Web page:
|On View:||April 9–September 18, 2016|
The American Museum of Ceramic Art is proud to present Dirk Staschke: Nature Morte, an exhibition of transgressive and lavish sculptures inspired by the unsettling and beautiful Flemish and Dutch Vanitas still-life paintings of the 16th and 17th centuries. These works offer a stunning commentary on contemporary craving, overconsumption, and excess. In his newer work, Staschke also asks us to consider what part medium plays in the value placed on art, and whether knowing the creative process adds to or diminishes its value. He states, “It is this modulation between the real and illusionistic that most interests me and ultimately makes my work about perception.”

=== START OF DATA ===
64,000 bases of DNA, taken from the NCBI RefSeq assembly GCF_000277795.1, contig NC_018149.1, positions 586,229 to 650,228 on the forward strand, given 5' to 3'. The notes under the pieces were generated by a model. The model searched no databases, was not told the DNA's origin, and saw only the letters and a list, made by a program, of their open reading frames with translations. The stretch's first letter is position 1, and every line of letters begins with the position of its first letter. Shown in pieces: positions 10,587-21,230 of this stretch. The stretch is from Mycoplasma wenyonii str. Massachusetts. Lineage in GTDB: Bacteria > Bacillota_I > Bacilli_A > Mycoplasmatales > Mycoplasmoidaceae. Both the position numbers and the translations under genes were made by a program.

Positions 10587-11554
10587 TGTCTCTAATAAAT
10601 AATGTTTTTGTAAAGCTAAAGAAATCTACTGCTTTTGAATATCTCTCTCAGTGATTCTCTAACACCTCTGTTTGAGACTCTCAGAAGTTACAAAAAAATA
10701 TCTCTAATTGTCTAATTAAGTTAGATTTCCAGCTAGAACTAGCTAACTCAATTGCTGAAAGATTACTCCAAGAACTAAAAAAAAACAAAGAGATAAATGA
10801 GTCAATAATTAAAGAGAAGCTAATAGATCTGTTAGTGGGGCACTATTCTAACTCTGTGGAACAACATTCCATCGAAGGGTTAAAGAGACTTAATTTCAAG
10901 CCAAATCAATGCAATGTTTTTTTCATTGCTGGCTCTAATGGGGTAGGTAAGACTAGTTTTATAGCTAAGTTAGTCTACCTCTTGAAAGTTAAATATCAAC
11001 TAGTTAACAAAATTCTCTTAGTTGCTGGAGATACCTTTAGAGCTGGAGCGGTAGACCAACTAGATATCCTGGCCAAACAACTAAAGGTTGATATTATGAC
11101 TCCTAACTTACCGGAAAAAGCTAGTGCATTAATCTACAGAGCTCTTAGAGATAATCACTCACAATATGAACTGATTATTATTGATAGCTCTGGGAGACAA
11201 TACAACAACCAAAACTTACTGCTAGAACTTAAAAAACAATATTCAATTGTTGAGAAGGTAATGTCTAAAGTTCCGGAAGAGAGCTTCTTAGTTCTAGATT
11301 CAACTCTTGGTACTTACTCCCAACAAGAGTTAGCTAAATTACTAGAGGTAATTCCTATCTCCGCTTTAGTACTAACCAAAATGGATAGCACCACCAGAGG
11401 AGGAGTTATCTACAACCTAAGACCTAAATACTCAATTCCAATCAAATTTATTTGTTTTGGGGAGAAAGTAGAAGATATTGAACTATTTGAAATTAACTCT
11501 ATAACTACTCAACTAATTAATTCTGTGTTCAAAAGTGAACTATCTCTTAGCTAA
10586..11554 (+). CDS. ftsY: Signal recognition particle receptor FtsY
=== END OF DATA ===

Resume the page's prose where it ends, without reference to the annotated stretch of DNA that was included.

Paintings of the Vanitas genre, which—through a display of symbols such as skulls, fresh and rotting fruits and vegetables, hourglasses, butterflies, and dead fowl—invite the enjoyment of earthly pleasures while forewarning the viewer of the fleeting nature of life and the futility of amassing material possessions. Staschke looks to translate that futility into an artistic gesture by rendering what is representational and static in the fluid medium of glaze, knowing that what is painstakingly depicted will change beyond control once fired. It captures a fleeting moment reminiscent of the temporal nature of life presented in Vanitas painting. Ironically, history has shown fired ceramic to be among the most permanent materials in existence. The act of creation gives meaning to life no matter how brief. Futility gives way to optimism.
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